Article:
Determining Which Patients Will Experience Chemotherapy-Induced Heart Damage
Some cancer patients treated with doxorubicin will experience heart damage.
Approximately 8% of cancer patients treated with doxorubicin will experience heart damage, but a new technique might be able to help discern which patients are susceptible to heart damage, a recent study found.
Doxorubicin-induced heart damage is caused by the death of the cells located in the organ’s muscle tissue.
In the past, researchers relied heavily on animal models to investigate the phenomenon because heart muscle tissue is difficult to obtain from living patients. However, a new study published online in Nature Medicine used heart muscle cells made from the skin cells of breast cancer patients.
“In the past, we've tried to model this doxorubicin toxicity in mice by exposing them to the drug and then removing the heart for study,” said senior study author Joseph Wu, MD, PhD. “Now we can continue our studies in human cells with iPS (induced pluripotent stem cells)-derived heart muscle cells from real patients. One day we may even be able to predict who is likely to get into trouble.”
The research relied on iPS cells taken from patient skin cells, allowing access to a variety of human cell types such as brain and heart muscle cells that are difficult to obtain for studies.
During the study, researchers collected skin cells from 12 women, 8 of whom were treated for breast cancer at Stanford. Four of the Stanford patients had heart damage in response to the drug, while the other 4 did not. The remaining 4 out of 12 women served as the health control group.
“We found that cells from the patients who had experienced doxorubicin toxicity responded more negatively to the presence of the drug,” said lead study author Paul Burridge, PhD. “They beat more irregularly in response to increased levels of doxorubicin, and we saw a significant increase in cell death after 72 hours of exposure to the drug when we compared those cells to cells from healthy controls or patients who didn't have heart damage.”
Researchers speculate that the sensitivity of heart muscle cells to the drug may be caused by the increase in mitochondria compared with other cells in the body.
Although mitochondria serve as the cell power house by providing energy, they can also produce small amounts of reactive oxygen species. These molecules are a byproduct of the energy producing process and can damage cell membranes and DNA.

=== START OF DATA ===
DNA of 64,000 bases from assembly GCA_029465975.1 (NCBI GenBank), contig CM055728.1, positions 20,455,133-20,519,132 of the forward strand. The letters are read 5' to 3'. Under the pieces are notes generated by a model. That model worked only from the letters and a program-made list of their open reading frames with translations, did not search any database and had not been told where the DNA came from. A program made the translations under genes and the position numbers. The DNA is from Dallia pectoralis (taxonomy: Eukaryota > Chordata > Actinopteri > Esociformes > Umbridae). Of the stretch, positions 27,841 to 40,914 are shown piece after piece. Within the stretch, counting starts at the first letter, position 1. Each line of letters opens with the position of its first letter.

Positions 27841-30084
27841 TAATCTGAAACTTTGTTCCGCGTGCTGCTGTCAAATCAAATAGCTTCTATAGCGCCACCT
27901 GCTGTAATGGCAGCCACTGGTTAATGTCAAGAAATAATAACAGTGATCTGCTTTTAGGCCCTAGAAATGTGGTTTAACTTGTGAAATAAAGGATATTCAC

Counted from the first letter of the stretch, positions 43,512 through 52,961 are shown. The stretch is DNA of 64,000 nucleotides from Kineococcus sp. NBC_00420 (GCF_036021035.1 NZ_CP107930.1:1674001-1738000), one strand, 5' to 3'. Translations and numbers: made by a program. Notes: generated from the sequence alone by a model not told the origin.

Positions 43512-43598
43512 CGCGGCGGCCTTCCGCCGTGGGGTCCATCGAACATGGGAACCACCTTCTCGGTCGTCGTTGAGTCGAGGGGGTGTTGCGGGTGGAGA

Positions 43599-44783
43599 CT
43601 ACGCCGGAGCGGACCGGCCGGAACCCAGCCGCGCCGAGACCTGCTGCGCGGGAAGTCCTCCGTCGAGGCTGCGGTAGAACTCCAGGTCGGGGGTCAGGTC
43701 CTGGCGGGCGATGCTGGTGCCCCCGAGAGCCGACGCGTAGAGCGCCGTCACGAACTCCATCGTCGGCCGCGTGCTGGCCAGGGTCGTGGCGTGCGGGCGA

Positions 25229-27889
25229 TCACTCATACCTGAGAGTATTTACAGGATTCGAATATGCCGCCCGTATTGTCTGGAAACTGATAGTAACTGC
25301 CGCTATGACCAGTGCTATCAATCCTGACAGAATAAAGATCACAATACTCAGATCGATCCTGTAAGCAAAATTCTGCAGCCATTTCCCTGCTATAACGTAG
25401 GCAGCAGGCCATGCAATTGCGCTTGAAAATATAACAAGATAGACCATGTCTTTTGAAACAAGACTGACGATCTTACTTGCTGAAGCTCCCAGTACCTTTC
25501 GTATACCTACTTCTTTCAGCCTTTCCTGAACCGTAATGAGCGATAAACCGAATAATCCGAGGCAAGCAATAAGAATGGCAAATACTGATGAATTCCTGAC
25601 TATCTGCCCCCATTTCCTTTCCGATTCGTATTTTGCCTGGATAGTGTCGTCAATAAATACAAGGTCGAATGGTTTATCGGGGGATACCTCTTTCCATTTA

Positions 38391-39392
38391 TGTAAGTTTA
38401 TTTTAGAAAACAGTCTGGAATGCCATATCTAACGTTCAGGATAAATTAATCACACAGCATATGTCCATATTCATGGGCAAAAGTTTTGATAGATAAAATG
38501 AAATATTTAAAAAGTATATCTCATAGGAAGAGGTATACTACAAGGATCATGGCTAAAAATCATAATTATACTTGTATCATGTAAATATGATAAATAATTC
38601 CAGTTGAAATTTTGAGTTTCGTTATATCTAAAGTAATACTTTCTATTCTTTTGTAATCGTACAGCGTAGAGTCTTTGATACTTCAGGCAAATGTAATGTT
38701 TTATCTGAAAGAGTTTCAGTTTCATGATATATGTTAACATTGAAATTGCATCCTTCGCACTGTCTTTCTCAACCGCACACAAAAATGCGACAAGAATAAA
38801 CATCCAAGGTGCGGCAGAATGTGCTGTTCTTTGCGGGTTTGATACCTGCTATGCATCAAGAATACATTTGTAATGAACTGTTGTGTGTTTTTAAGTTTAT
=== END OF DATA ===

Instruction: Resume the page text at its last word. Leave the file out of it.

In the study, the doxorubicin-sensitive cells saw higher levels of DNA damage and reactive oxygen species in the presence of the chemotherapy drug.
Researchers also found that these cells were significantly more likely than the control group, or those without heart damage, to initiate a program of cellular suicide by damaging the mitochondrial membrane.
“We had assumed, based on our hypothesis, that the doxorubicin-sensitive cells would experience a more severe loss in mitochondrial capacity and that was true,” Burridge said. “But we also observed that cells made from patients who had experienced damage appeared to have slightly different baseline mitochondrial function even before the drug was applied.”
Researchers suggest that heart muscle cells could be fundamentally different in these patients compared with others because of genetic variation and could cause a negative drug response from a patient’s heart muscle cells.
In the future, researchers hope to learn the cause of the sensitivity by combining their studies of iPS-derived cells with existing genome-wide association studies, and attempt to pinpoint DNA mutations that could affect heart function.
“Doxorubicin and other similar drugs are used to treat many types of cancers, including lymphomas and leukemias,” said study co-author Melinda Telli, MD. “But we don't want to cure any of these patients of their cancers only to leave them with another life-threatening problem.”